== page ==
🤔dear Liza: why do you swear so much? isn't meditation sacred?

If you are part of the EFF THIS! Meditation community over on Instagram, you already know this: I swear. A lot. Sometimes I get admonished for it (I’ve been told it lowers my vibration; but I actually think it clears my throat chakra, ha!)

Today’s question, which comes from the lovely Sattva of Mindfulness With Sattva:

Hi Liza! I love your content so much, I really do. I am curious about the cursing. I don't necessarily like or dislike it, I'm impartial to it, I'm just wondering why your consciousness has chosen to use profanity to get the point across? Would love to hear your insights.

I love this question so much! My choice to use profanity is actually a really thoughtful one. Here are my reasons for using it:

  1. I've always loved when my teachers find the sacred in the mundane (or sometimes in the profane!) because to me it makes the teachings and the spiritual path more relatable—so I made that element a conscious choice in my own teaching. I often think of the video of the Dalai Lama laughing about his farts . . . strong grasp, light touch, as the saying goes. In my case I hope that’s a strong background and deep respect for the fundamental teachings of Buddhism, presented with humor and with modern language.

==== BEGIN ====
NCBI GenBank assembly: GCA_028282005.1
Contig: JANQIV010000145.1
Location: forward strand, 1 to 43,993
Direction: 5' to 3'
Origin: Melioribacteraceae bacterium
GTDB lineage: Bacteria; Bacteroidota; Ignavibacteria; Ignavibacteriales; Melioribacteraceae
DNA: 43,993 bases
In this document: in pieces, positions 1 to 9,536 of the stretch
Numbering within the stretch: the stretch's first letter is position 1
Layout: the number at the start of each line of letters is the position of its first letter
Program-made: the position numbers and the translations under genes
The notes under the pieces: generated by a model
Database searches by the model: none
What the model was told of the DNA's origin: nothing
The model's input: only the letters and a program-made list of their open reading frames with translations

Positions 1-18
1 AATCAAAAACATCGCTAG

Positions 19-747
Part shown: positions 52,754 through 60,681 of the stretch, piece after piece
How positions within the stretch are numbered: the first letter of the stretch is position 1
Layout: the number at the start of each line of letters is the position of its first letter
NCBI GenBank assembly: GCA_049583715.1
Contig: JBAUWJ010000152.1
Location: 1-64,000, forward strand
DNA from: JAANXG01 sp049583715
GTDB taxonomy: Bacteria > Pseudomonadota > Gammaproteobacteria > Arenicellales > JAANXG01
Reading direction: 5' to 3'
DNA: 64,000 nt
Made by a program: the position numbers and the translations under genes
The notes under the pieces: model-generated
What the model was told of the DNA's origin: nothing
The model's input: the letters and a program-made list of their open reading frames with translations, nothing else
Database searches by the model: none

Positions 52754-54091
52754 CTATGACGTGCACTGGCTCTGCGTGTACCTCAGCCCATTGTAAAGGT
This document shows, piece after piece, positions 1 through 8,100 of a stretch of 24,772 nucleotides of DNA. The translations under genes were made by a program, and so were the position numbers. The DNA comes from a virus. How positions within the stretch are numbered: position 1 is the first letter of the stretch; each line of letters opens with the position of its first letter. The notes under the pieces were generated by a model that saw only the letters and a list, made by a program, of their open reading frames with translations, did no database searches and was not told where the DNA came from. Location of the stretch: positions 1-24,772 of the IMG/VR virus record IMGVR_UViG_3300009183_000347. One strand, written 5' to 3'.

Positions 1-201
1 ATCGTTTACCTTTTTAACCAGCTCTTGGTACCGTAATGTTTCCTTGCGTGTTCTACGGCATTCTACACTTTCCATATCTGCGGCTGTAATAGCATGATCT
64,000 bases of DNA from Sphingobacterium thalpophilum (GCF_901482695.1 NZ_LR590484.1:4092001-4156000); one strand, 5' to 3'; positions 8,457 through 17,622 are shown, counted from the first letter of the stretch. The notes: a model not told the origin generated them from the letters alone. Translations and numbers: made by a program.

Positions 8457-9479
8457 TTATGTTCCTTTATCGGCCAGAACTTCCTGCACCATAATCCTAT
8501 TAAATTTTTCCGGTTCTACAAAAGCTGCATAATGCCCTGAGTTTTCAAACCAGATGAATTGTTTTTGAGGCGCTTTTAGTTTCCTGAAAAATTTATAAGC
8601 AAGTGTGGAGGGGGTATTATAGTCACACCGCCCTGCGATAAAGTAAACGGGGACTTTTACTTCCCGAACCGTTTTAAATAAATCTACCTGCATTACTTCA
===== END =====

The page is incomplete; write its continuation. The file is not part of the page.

2. For me, the juxtaposition of the levity of the profanity with the seriousness of the messages makes them both stand out more and also stick in my mind better. Take a look at the images above and below; they are hard to forget!

  3. My goal is to make meditation more accessible to a certain type of person (cynics, skeptics, people who are overwhelmed and fed up—like me). Many meditation teachers work to make meditation more accessible: by teaching in schools or prisons, offering scholarships, focusing on diversity and inclusion, etc. For me, the profanity serves as a way to make meditation and a spiritual path more accessible to people who may be put off or intimidated by the preciousness of a lot of spirituality. I want people to know that all are welcome on this path.

  4. It’s like an antidote to the whitewashed, happy-all-the-time, everything-is-great version of spirituality that’s put out there by so many people. My own spiritual path has been gritty, raw, and not complete bliss–and I believe being truthful about that (and presenting it in a way that reflects that) is actually a service as it allows people to accept all parts of their own path as well.

    I get that combining profanity and a spiritual path is not for everyone! Sometimes people complain to me, and that's okay. But it's not going to change me. I have a really strong point of view on this, and I get that. But for every one person who complains, I have a dozen more who message me saying how much these messages resonate with them. So these words come from my heart, uncensored.



{Image credits are all linked.}